This article about market cycles. We are in a volatile market this year and in times like this that it is both most important to be focused on the long term, and most difficult to not be impacted by short term market movements.
As we analyse markets, read and review commentaries and the different and sometimes contradictory positions of market pundits and economists, we reach two conclusions:
- No one knows precisely what will happen in the markets tomorrow. We can determine, from analysis and experience, the changes in market cycles and where we are heading in the next phase of the market, we know how to position for these changes, and how to manage assets over the long term. In that sense, day to day movements become less important.
- Despite the conflicting positions of market experts, whether they believe we are at a market bottom, half way through, or in recession or not, whether their outlook is negative or positive, they all tend to agree with each other, and us, on the best course of action to manage your investments. That is, to focus on the long term, and not make reactive and short-term speculative changes.
There is some valuable data that backs up this assertion that the best course of action is to focus on the long term. The 3 tables below taken from the latest JP Morgan Guide to the Markets illustrate the benefits of this approach.
Table 1 Top performers
First, the table below shows the best performing asset class of each year since 2007. It also shows the consistent returns of a diversified portfolio. This table reinforces that if you maintain your position in a well-constructed and managed diversified portfolio you will attain better aggregate performance over the longer term with lower volatility. To do this, you need to avoid reacting to market movement and trying to guess the next big thing. There are many examples below where one year’s top performer became the next year’s laggard.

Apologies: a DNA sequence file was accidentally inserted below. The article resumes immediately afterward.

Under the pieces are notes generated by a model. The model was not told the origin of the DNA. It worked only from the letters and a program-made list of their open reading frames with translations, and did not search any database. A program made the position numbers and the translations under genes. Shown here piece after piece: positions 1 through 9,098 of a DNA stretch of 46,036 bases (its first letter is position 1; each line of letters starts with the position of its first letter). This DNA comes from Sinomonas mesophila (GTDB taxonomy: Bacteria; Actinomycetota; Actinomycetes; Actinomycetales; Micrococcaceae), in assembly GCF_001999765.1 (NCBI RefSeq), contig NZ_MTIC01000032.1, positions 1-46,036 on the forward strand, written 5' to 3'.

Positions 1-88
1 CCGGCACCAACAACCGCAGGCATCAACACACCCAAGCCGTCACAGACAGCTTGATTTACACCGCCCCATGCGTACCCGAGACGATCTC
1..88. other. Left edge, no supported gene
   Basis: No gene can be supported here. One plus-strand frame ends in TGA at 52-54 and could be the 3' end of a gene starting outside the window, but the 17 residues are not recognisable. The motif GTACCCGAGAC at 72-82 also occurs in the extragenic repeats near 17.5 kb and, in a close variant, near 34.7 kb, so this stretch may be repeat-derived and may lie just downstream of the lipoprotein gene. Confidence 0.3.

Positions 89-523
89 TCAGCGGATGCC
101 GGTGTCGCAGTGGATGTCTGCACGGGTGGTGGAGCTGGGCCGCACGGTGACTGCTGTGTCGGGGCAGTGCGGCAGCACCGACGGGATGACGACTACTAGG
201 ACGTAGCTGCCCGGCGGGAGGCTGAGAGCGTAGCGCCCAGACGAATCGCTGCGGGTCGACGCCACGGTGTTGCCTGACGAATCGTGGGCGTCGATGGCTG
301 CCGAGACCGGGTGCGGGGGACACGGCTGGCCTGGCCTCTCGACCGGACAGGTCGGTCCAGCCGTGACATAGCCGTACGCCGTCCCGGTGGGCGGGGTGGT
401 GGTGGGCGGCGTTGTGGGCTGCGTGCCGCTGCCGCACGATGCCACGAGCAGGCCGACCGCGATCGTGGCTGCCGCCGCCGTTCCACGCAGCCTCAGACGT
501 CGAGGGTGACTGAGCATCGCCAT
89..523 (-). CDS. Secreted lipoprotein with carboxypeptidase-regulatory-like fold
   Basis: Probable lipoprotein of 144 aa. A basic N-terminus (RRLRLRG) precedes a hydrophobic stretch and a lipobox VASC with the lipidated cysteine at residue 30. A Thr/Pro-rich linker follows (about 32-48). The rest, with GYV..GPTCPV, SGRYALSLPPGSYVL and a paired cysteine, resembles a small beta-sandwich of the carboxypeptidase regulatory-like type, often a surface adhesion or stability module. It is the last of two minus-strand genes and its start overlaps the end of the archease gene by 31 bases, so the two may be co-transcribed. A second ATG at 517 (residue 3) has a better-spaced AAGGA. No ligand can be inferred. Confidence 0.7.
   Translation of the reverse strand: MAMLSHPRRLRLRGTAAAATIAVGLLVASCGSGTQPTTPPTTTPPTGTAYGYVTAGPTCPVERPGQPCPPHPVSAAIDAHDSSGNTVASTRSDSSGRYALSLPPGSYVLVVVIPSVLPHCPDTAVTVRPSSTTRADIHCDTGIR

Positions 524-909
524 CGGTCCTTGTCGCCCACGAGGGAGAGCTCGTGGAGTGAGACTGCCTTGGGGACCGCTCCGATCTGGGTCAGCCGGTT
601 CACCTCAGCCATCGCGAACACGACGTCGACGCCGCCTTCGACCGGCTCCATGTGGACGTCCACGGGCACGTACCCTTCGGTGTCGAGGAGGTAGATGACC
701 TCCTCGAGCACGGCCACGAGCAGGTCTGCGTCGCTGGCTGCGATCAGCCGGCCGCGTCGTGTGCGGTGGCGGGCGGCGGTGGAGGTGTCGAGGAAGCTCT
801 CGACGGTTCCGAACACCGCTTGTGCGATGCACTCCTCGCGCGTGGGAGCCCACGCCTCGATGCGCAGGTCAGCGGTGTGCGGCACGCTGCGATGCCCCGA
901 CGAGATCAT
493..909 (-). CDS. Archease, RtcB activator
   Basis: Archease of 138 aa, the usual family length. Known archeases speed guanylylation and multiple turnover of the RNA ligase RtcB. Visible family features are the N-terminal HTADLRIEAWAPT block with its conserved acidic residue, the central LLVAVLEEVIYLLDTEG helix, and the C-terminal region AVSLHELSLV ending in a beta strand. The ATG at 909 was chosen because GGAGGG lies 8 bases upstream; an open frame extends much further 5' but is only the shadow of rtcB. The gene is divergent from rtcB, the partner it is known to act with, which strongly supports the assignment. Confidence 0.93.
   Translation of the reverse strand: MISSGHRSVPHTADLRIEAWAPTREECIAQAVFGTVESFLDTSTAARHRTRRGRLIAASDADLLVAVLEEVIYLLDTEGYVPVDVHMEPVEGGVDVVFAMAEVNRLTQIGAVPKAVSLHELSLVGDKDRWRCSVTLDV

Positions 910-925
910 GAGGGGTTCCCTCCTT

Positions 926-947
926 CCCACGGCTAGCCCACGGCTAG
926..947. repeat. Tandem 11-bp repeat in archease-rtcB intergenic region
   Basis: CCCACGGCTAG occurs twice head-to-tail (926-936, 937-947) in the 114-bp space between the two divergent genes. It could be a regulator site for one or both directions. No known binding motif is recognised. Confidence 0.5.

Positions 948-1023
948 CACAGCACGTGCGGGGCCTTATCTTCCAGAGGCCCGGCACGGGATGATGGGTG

Table 2 Risk reduces over time
This second table helps to put short term volatility in perspective. It shows the rolling returns over 1 year, and 5, 10 and 20 years. What is evident is that the risk of a negative return reduces markedly over time, and for a diversified portfolio is positive for all timeframes, 5 years and longer. Risk reduces over time.
Table 3 The importance of good advice
This third table is the most important of the three. It clearly highlights the benefits of diversification with diversification greatly protecting in more negatively volatile markets. It also shows the dangers of trying to time markets and reacting against short term volatility. This is real data presented by JP Morgan and it shows that whilst the average balanced portfolio has returned a compound annual return of 7.4% per annum over 20 years, the average self-managed investor has realised only 3.6%. Therein lies the danger of reactivity. Investor behaviour, distracted by short term market movements can lead to lower performance in the long term.
What about opportunities?
Volatile markets can be a good opportunity for investors entering the market.
For investors already in the market, rebalancing and ensuring your portfolio is aligned to your goals is important, and if you have the ability to add to your investment, you have the same opportunities as new investors.
Market volatility can be stressful and make us feel like we need to react. The evidence suggests though that staying diversified, being focused on your long term goals and not reacting to the market movements will likely lead to a much stronger result and help you to achieve your goals.